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The Twelve Tribes Of Israel: An Organizational Movement

4308 words - 18 pages

The Twelve Tribes of Israel: An Organizational Movement

The Rastafarian Movement has been one of the most important movements of our time. It has proved to us that it is possible to make lemonade out of the lemons that are dealt to us, and that violence is not the only way to deal with troubles or get what you feel you deserve. It has also provided a system of faith and following for over 700,000 loyal people. A Social, political and religious explosion with as few negative connotations as possible, Rasta is just about as good as it gets.

Like all religious trees, Rasta has branched out into a variety of sub-movements, such as Nyabinghi, the Ethiopian National Congress or Bobo ...view middle of the document...

Between them were born 12 boys. One night while these kids were young, an angel came to Jacob and they spent the entire evening wrestling. The angel was God. Suprisingly, God didn’t annihilate this mere human, and the match ended in a stalemate. God then changed Jacob’s name to Israel, which means, "rebel". Who else but a rebel would physically fight with the angel of God? He then told Israel about how important his twelve sons would soon come to be. Lo and behold, God was right. The sons grew to form large families, and so were to be entitled each a section of Israel’s land, as the way of the times went. However, two of Israel’s kids were not granted land-holding privileges. Israel adopted two sons of Joseph, making him one of the fathers of the future "Twelve Tribes", and Levi’s tribe was given the task of caring for the Israeli priesthood. After this little bout of mix-up, the Twelve Tribes were settled. The final roundup included Reuben, Judah, Simeon, Naphtali, Dan, Gad, Issachar, Zebulun, Ephraim, Manesseh, Asher, and Benjamin.

For a while, the tribes were flourishing in Palestine, but political and family drama, coupled with the horrors of "sin" (sin is a religious term meaning the act of doing something against God, or anything that is right) caused the nation of Israel to divide and eventually crumble. Attacked and taken away into foreign captivity by Assyria, ten of the twelve Hebrew tribes vanished from history. Soon, only a small remnant of two tribes remained in the Holy Land. The others had all disappeared -- melded into the genetic infrastructure of the human race. It is written that they were scattered to the four corners of the earth, awaiting a prophet to reunite them someday.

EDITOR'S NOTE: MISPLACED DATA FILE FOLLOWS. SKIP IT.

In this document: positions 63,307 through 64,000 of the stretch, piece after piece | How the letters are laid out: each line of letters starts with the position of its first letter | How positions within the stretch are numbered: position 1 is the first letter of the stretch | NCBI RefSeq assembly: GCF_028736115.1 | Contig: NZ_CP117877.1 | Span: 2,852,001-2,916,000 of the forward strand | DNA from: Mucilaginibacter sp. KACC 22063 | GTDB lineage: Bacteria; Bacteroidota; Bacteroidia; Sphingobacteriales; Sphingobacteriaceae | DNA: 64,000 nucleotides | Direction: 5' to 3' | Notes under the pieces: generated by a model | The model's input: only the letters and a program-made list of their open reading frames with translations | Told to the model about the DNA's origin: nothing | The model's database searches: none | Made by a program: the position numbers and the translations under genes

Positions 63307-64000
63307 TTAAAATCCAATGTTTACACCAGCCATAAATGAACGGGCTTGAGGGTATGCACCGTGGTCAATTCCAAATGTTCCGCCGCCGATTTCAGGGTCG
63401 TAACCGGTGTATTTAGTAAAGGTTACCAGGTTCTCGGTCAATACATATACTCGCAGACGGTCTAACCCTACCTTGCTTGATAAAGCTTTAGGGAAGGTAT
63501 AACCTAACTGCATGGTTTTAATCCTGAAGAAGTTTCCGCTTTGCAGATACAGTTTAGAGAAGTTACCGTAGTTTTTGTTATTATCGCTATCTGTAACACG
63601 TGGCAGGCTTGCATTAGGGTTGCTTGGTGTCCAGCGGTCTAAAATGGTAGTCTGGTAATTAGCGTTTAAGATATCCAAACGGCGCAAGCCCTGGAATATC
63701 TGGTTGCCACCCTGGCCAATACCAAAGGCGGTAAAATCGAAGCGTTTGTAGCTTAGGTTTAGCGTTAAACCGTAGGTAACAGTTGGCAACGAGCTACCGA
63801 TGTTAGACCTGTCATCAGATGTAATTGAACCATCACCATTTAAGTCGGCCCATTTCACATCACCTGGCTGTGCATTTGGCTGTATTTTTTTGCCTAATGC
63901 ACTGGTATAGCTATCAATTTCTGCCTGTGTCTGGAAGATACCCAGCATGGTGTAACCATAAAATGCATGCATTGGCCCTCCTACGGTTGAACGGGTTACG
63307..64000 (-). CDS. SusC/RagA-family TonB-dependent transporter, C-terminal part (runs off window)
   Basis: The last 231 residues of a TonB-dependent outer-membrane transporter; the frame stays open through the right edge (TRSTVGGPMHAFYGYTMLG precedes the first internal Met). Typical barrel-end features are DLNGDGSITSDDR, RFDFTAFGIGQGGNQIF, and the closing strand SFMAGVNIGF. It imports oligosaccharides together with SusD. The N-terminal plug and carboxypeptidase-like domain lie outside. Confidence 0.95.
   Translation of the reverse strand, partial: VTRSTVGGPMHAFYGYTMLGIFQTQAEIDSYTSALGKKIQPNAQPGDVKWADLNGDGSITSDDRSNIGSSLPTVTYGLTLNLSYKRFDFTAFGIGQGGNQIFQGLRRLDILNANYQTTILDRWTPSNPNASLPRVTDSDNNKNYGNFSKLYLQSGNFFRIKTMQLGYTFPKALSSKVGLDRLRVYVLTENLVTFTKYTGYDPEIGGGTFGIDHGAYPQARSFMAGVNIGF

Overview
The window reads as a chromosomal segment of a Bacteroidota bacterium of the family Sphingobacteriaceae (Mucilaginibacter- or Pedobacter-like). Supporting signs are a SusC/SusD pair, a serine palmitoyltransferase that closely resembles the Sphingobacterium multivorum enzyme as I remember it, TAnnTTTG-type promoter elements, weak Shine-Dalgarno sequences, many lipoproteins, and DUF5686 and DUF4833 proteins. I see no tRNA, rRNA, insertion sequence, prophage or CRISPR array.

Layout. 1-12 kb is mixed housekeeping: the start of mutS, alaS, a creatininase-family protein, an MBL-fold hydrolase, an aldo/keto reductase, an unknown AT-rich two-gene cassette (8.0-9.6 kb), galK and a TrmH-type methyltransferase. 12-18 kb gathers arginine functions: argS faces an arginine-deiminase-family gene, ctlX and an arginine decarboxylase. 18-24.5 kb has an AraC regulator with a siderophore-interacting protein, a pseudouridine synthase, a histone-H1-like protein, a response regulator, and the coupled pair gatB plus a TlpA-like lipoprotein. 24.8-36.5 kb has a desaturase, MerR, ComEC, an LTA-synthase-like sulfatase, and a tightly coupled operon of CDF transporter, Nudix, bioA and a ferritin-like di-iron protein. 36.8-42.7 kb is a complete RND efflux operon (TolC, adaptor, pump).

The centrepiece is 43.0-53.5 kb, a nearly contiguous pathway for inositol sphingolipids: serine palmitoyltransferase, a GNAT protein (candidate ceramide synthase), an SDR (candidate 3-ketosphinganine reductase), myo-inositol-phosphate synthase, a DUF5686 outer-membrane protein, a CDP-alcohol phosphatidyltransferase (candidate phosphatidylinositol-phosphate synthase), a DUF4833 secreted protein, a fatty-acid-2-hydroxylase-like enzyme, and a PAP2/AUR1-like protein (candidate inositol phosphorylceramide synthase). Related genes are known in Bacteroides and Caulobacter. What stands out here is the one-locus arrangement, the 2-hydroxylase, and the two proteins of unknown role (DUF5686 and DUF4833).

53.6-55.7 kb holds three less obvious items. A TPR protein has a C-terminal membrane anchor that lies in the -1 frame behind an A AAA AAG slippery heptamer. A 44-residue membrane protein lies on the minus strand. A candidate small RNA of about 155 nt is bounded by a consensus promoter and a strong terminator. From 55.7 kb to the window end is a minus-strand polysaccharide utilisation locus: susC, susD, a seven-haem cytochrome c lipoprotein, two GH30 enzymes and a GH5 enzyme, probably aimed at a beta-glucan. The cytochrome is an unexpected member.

Then, a man named Vernon Carrington, a Rasta living in Jamaica, got a big idea. He happened to be a member of the local Jamaican chapter of the Ethiopian World Federation, Inc. This was not a sect of the Rasta religion, just a way of organizing the locals in Jamaica, Cuba, and Central America. He realized that he was the reincarnation of Gad, one of the original sons of Israel, and that his duty was to reunite the lost Twelve Tribes.

"I was being converted in 1961 and I read the Bible from Genesis to Revelation twice. But I was being sent, I was called and sent, resurrected and sent to do this work and when I read the Bible I strongly see that there is a gap that is there to be filled and I believe that I am one of them that send to do it Do the work." -Carrington

Now known as the Prophet Gad (Gad was one of the original sons of Israel), he proceeded to read a chapter a day from his copy of the Bible, The Scofield Study Bible. Scofield was an "alcoholic lawyer turned preacher", and a faithful one at that, but he and Gad both receive much criticism for his traits. Gad began to live his life in a different way, attracting attention from everyone around. When he was bothered about his new actions, he kept telling people to read a chapter of the...

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